Local health professionals are urging families to get vaccinated against COVID-19 during this February half-term.
To make jabs easy to access there are multiple vaccine drop-in clinics across Liverpool and a mobile vaccine bus.
School immunisation teams have been visiting every secondary school in the city.
They are currently running follow-up sessions offering more first and second doses to all 12-15 year olds.
Five to 11-year-olds are also being offered the vaccine. GPs are writing to parents who have children in that age group who are at high risk of serious illness from COVID-19.
Not all the reaction to the campaign has been positive. Some parents believe that the risk of the vaccine doesn’t outweigh the benefits the jab would give to their children.
There is also a petition to not roll out the vaccine to five to 11-year-olds until phase three trials are completed.
Organisers of the petition say that they believe it should be withheld because there is not enough long-term safety data.
Health professionals are also split on the matter.
Former Welsh public health chief Dr Roland Salmon has voiced his support for pausing the rollout.
He is part of group of UK doctors and health professionals who have come together to call for a pause until there is data to support it.
The Children’s Covid Vaccine Advisory Group (CCVAG) have written a letter to the UK government and its advisers, the Joint Committee on Vaccination and Immunisation (JCVI). The letter compiled evidence to show these vaccines may be more harmful to children than expected.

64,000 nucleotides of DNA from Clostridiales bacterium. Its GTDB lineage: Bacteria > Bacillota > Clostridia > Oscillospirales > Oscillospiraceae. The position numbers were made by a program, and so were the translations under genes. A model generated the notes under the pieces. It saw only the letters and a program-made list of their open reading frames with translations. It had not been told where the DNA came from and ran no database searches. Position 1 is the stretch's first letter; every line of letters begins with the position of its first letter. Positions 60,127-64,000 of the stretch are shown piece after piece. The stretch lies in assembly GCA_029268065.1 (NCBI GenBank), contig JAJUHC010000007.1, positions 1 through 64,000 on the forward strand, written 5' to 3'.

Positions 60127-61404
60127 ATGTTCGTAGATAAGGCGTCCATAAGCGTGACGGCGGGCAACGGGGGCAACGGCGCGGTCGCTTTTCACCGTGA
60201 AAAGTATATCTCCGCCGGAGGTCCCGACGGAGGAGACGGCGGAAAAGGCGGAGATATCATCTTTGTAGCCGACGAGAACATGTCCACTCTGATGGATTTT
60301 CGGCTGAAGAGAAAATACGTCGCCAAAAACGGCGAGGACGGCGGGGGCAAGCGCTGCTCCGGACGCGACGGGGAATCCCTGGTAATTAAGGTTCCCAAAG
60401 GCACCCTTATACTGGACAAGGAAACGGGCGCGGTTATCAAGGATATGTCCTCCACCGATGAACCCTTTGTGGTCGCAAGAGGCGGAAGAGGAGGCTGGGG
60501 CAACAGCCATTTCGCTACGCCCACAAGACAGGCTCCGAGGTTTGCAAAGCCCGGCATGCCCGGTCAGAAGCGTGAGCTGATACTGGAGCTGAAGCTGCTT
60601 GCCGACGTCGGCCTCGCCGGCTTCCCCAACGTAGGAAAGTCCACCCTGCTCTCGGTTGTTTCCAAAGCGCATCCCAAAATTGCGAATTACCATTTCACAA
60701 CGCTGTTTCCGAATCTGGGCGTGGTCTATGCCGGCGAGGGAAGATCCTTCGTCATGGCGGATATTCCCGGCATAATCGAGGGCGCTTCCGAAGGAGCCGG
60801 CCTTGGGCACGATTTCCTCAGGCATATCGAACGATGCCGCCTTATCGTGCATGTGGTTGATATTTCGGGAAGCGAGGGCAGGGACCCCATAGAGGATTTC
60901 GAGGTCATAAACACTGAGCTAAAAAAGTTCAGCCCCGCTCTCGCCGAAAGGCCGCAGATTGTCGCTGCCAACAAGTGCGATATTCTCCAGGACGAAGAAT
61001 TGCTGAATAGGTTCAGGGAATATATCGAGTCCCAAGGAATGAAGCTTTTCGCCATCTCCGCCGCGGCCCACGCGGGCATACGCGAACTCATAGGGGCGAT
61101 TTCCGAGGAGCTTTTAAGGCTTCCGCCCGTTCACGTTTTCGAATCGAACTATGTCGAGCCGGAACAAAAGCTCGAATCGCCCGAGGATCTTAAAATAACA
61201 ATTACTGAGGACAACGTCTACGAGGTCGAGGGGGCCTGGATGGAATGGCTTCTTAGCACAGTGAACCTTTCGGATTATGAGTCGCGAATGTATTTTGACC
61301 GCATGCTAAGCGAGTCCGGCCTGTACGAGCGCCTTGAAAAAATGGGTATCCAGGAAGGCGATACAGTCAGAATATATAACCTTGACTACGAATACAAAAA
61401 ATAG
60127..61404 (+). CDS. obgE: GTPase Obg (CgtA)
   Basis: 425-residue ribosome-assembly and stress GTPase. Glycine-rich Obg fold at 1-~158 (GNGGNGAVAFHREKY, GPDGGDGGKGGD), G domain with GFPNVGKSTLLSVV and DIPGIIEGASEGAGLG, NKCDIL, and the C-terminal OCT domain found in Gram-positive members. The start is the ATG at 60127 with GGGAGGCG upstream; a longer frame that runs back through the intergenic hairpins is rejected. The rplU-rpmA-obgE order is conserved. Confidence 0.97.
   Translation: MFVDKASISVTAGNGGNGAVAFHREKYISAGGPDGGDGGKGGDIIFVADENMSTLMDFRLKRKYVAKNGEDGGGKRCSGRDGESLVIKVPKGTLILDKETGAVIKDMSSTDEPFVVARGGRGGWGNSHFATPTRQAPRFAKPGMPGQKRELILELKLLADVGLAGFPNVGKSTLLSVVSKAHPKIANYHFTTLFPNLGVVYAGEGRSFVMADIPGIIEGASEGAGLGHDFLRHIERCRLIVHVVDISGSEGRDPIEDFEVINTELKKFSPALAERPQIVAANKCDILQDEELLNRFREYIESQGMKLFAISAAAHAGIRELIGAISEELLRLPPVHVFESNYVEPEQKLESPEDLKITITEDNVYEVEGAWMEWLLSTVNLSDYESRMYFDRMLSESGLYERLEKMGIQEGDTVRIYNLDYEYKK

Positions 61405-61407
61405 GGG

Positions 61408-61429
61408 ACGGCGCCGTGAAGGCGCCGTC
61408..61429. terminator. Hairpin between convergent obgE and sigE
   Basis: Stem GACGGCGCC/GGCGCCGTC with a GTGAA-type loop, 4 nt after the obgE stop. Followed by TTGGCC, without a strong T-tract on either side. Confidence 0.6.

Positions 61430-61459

However, local health professionals in the region are keen to remind parents that giving the COVID-19 vaccine to children and young people is completely safe. Also that it isn’t just to protect them, but to protect vulnerable family members with existing health conditions.
Dr Fiona Lemmens, a local GP and Chair of NHS Clinical Commissioning Group (CCG) said:
“Lots of parents I speak to as a GP think that if their child has already had COVID-19, they no longer need to get a vaccination or booster – but that’s not true.
“It’s still really important to be fully vaccinated as this will also provide children and their families with the very best protection against any future infection too.
“So if you or your child hasn’t been fully vaccinated yet, please don’t delay any longer – we’d urge you to come down to one of our many local vaccination sites and grab a jab together this half term.”
Andrea Pringle, 36 year-old mother of two from Toxteth, told MerseyNewsLive about her opinion regarding young children being offered the jab.
She said: “I’m unsure how I feel about it, although I’ve had the vaccine myself.
“I don’t know yet if I will take my kids to be vaccinated. Kids that age are too young to consent to having the vaccine themselves, so we have to make the decision for them and I don’t feel right about that.”
Elsewhere in Europe, Sweden have decided against recommending the vaccine for children aged 5-11. Its health agency said: “With a low risk of serious disease for kids, we don’t see any clear benefit.”
Since 12-15 year olds were first offered the vaccine in December 2021, the NHS has delivered 2.1 million vaccinations to children and young people in that age group across the country.
For more information on getting your COVID-19 vaccine or booster, please visit here.